MadSci Network: Earth Sciences

Re: How long does it take crystals to grow?(after mixing rock salt & water)

Date: Wed Nov 29 21:43:46 2000
Posted By: David Smith, Faculty Geology, Environmental Science
Area of science: Earth Sciences
ID: 975454503.Es

Salt crystals can grow in a matter of minutes or it can take weeks.  The 
time depends on the method you use and the environment where you are growing 
the crystals (is the room hot or cold, humid or dry?)

To grow crystals really quickly, you need prepare a hot saturated solution, 
cool it, and provide a place for crystals to grow.  A saturated solution is 
one in which as much salt as possible has dissolved.  You can look up how 
much salt you need ion books like the one I list below, or if you know a 
chemist, ask them to check in their "CRC Tables."  You might also find the 
CRC Tables in the library.  It's a huge book, and lists many things about 
many compounds.  You want to look up the solubility of sodium chloride.  You 
may need a librarian to help you.  Instead of looking it up, however, you 
can just keep adding salt until there is always salt left on the bottom, no 
matter how long you stir it.  You may be surprised at how much salt it 
takes, so don't start with more than a cup (~200 mililiters) of water.  
Table salt will dissolve faster than rock salt, but has some powdery 
material added to it that will make it harder to see if it has dissolved.  
This powder absorbs humidity and is the reason why "When it rains, it 
pours..." as the Morton salt box says.  The powder won't really affect your 
experiment, so you don't need to worry.

If you saturate a solution at room temperature, it will not grow crystals 
until some of the water evaporates.  Since there is less water, some of the 
dissolved salt that was in that part of the water now has no place else to 
go and it comes out of solution to grow crystals.  Putting a small hole in 
the cover over a very clean dish of just saturated salt water and adding one 
little crystal to give the salt a place to grow is an excellent way to grow 
really big, really nice crystals, but it takes weeks and weeks.  I've grown 
salt crystals a centimeter across, but it took two months.

You sounded like faster was better, so back to how to do it fast.  To make 
crystals grow fast, you need to have an oversupply of salt in the solution.  
Some people call this a supersaturated solution (more than saturated).  If 
you heat water up, a lot more salt can dissolve than could at room 
temperature.  The higher the temp, the more will dissolve.  Before you 
start, get a very clean heat-safe bowl (Pyrex is good, or a canning jar) 
ande have it ready.  Then get an adult to supervise (and maybe help) and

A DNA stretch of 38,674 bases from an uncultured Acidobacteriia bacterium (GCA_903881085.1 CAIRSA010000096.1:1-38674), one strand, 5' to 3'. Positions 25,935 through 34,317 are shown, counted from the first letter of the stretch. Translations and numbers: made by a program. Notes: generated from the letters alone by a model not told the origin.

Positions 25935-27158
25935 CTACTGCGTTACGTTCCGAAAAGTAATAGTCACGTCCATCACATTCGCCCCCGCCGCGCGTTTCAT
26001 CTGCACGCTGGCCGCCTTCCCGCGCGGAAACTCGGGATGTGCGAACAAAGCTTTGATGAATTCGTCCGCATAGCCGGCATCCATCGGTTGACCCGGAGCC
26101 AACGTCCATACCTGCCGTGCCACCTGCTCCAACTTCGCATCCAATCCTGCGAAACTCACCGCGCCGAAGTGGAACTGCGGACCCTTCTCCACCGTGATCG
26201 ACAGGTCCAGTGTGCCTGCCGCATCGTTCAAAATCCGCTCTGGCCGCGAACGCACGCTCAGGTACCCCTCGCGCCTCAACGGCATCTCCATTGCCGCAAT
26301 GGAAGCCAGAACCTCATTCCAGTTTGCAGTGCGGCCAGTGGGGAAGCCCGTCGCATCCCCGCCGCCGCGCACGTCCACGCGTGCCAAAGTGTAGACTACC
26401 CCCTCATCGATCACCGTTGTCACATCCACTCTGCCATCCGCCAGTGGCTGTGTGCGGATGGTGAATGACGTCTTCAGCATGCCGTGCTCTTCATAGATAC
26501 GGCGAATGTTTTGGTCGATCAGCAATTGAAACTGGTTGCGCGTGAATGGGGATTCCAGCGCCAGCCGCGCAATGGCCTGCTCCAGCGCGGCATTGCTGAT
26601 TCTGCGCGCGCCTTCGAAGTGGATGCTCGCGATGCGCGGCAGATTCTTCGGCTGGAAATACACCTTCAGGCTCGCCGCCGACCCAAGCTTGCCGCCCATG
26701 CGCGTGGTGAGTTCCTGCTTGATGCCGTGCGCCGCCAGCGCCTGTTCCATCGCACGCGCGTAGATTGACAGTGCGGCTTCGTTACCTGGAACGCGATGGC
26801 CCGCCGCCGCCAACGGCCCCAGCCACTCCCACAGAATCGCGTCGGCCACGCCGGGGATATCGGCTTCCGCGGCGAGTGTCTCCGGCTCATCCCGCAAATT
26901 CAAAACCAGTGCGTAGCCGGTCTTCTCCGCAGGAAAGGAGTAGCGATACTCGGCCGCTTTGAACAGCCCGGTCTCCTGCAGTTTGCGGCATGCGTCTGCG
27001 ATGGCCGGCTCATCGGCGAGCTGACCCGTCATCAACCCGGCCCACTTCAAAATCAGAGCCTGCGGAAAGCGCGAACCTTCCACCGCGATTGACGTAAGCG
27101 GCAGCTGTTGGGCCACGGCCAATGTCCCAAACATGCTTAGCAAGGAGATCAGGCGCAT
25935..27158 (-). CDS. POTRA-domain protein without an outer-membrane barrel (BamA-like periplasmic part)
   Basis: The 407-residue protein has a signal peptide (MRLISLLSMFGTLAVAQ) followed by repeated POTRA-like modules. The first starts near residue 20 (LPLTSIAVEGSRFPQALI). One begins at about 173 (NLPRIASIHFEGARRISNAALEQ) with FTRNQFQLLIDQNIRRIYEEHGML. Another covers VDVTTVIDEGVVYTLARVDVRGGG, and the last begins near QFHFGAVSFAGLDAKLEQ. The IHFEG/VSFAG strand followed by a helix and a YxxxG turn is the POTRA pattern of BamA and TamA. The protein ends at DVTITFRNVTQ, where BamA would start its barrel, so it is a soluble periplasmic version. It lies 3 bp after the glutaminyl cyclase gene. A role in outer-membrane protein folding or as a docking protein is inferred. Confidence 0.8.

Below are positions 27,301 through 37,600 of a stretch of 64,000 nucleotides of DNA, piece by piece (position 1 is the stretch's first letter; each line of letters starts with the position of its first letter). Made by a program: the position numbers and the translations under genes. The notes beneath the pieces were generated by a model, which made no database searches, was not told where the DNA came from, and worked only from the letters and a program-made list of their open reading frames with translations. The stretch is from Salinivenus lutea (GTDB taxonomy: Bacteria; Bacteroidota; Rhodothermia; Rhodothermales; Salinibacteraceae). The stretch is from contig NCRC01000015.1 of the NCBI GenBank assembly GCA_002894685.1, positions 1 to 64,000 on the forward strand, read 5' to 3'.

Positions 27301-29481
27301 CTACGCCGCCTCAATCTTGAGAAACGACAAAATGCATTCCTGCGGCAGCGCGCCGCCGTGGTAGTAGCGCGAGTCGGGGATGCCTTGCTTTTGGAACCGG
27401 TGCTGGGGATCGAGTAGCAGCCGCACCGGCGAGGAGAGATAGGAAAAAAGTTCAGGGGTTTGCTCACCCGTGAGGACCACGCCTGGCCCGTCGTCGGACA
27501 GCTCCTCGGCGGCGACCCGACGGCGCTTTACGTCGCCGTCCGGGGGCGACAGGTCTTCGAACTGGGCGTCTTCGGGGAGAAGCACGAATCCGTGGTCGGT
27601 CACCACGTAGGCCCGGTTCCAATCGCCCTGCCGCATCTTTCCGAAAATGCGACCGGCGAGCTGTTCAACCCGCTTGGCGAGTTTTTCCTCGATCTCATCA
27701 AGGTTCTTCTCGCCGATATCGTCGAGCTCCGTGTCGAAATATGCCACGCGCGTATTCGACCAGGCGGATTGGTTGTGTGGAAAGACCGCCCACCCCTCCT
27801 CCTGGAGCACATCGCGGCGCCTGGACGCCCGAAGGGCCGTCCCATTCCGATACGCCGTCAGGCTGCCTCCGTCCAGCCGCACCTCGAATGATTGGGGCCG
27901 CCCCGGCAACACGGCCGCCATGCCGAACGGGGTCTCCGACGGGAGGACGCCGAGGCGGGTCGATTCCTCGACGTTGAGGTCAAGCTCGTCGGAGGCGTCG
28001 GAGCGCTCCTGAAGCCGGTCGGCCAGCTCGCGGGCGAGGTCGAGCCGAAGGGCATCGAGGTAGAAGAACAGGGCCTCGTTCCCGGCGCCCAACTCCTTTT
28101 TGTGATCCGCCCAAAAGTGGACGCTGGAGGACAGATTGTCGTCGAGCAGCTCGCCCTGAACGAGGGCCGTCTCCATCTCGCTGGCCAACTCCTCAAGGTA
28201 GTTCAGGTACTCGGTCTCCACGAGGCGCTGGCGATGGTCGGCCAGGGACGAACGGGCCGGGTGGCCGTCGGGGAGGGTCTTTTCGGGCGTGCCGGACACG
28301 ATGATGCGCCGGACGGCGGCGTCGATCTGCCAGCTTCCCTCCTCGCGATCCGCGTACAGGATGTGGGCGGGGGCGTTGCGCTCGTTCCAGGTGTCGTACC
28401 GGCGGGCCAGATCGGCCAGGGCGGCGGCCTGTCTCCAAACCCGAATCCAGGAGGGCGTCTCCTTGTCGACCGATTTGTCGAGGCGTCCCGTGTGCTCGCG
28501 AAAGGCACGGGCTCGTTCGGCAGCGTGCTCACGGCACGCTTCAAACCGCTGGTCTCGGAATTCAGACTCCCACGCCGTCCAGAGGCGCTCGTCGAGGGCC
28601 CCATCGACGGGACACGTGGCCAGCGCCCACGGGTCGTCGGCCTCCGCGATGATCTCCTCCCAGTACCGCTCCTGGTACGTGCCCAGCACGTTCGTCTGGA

heat your water to not quite boiling (little bubbles rising, but no big 
bubbles; if you let it boil, salt crystals will form on the surface of the 
liquid as you watch, but they will be tiny little needle shapes) and start 
stirring in salt.  Again, you want to do this until some salt is left on the 
bottom no matter how much you stir.  Stop stirring and let the water settle 
until it is very clear.  You may need to turn the heat down to keep it from 
boiling, but don't let it cool much at all, you should still see the little 
bubbles.  Once it has cleared, remove it from the heat a carefully pour only 
the liquid into your bowl or jar.  Be very careful not to pour off any 
crystals, because they will lead to the formation of a mass of tiny crystals 
on the bottom of the jar as it cools.  If your bowl or jar is very clean (no 
dust) and you didn't spill any salt grains in with the water, you should be 
able to cool the jar down without having any crystals form.  Now you have a 
jar with a whole bunch of salt just dying for an excuse to come out of 
solution.  Any rough surface (such as a piece of string) will do, but you 
can tie a little salt crystal into the string to provide an extra good place 
for new crystals to grow.  You'll need to tie a small washer or other weight 
onto the string to keep it down in the solution.  You should have visible 
crystals in a half day to a day and certainly within two days.  This method 
drives faster growth, so the crystals will often be unevenly formed and 
cloudy and it is very hard to get them bigger than a few milimeters across, 
so you will want a magnifying glass to get a really good look.

For more directions and tips for successful crystal growing, there is one 
excellent source you need.  

Crystals and Crystal Growing by Alan Holden and Phylis Morrison. MIT Press, 
Cambridge, Massachusetts, 1982. 
Library of Congress Catalog Number: QD921.H58
ISBN for paperback edition: 0-262-58050-0 

This book has recently been reissued and should be available at a library or 
bookstore near you.  I looked for websites, but didn't find any that I 
thought would be very helpful.

 Once the rush is over, you should try the slow evaporation method to make 
some really nice crystals.  Also, some other materials grow better than 
salt.  An easy one is alum, which you can sometimes find with the spices in 
the supermarket (it's used sometimes to make pickles) or get from a 
pharmacist. Whenever you grow anything other than salt, you need to be 
careful to wash your hands well after handling the material or the crystals 
and to make sure that your crystals can't get into the hands of younger kids 
who could mistake them for candy.

Good luck,

David Smith
Geology and Environmental Science Department
La Salle University, Philadelphia

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